In 1983, the original Animals recorded another reunion album, on I.R.S. Records, of all things (I.R.S. was well known for new wave and alternative rock, not for bands whose heyday had been almost two decades earlier).
Again, all five original members were on the record, along with some support from Zoot Money and some others, including a player named Steve Grant who contributed two songs to the album. Eric Burdon had a hand in writing six of the tracks; only one, “Trying To Get To You,” is a recognizable cover. Where “Before We Were So Rudely Interrupted” sounded like a bunch of professionals having a good time, this sounds . . . well, Rolling Stone at the time said it wounded like it was made by “a tired, uninterested band.” It’s better than that. It sounds more of its time than “Before Were Were…” did – you would easily guess this was made in the ’80s. But at least it was an attempt to be a relevant band, not an oldies act. Two singles were released (two more than could be said for the previous reunion album), and “The Night” peaked at No. 48 on the Billboard Hot 100, a pretty respectable showing, but it wasn’t a song with any staying power.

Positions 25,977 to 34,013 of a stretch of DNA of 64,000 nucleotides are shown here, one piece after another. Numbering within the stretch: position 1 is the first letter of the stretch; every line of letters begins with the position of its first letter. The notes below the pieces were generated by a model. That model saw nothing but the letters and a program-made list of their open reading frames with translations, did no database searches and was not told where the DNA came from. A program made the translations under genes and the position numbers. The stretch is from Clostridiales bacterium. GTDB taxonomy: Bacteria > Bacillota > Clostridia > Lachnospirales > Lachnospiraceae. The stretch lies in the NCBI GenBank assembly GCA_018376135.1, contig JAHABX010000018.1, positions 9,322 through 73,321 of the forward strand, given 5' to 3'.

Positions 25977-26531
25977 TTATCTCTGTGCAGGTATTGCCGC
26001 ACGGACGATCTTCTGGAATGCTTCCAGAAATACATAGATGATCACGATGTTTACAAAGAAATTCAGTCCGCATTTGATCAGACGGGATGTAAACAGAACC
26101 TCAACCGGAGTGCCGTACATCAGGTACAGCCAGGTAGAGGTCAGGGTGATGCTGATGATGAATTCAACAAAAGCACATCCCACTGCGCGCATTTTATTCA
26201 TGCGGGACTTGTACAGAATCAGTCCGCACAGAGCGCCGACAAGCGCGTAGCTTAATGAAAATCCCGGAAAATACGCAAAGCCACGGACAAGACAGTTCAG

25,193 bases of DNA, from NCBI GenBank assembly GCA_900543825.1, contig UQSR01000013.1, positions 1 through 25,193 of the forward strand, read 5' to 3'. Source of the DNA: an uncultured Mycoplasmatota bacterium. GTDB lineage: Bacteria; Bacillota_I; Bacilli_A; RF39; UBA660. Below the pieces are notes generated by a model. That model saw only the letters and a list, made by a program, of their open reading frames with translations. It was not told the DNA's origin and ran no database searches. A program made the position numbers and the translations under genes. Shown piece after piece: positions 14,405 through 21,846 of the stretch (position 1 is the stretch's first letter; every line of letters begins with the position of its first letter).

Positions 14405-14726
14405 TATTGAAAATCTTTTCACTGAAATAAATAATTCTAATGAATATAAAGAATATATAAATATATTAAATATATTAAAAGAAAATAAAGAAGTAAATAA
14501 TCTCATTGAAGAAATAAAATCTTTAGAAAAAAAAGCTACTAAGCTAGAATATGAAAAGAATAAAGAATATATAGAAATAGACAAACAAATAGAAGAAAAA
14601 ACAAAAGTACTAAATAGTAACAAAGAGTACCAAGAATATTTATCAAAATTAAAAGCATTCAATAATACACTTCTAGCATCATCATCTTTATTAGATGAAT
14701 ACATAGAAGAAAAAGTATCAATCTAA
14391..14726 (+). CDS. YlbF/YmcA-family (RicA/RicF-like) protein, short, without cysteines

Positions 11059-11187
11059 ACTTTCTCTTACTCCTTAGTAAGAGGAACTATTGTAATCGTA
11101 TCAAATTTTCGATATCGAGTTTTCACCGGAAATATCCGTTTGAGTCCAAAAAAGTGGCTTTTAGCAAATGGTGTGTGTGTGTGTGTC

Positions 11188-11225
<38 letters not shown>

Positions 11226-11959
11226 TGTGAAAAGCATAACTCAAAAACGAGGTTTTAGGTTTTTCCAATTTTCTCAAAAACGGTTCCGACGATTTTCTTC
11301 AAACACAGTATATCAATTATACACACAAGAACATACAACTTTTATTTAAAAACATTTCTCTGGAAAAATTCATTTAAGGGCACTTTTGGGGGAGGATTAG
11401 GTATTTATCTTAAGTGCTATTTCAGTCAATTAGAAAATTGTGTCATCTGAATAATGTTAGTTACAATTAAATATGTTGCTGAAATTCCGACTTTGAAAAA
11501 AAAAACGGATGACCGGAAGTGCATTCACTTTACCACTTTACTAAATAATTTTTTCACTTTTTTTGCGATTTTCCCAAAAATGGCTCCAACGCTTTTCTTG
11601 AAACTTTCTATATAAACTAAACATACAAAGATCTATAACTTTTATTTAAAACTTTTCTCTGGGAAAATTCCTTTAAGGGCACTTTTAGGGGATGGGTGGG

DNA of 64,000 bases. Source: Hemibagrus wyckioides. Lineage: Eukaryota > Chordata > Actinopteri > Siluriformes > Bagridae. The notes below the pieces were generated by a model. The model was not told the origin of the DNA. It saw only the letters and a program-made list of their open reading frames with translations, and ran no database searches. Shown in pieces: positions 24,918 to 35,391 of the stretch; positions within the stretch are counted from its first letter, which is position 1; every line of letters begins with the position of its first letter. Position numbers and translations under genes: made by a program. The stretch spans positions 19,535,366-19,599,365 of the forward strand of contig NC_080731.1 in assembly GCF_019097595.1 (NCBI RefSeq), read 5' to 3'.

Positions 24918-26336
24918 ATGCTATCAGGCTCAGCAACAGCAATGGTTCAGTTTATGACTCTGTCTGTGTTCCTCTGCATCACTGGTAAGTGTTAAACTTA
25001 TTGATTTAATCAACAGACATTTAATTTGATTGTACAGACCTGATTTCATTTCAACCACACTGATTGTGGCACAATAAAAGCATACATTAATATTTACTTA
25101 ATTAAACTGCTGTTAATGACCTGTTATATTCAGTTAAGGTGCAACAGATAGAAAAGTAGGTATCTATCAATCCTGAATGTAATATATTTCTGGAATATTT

I will say, the Animals’ luck with getting a halfway decent album cover did not improve on their final collaboration. “Ark” is a questionable enough title, its relationship to animals generally notwithstanding. But . . . why is some kind of G-man machine-gunning a sea creature (while sitting on a glass ramp?). Is the tiger friend or foe? Why is there an airplane insignia on the side of the vessel? Why is there blood on the band’s name? For a group called “The Animals,” it seems odd to depict killing animals. The back cover credits Eric Burdon with the concept, but it’s weird, violent, and unappealing. (The artist, Paul Power, is a successful storyboard artist who lists this among his album credits.)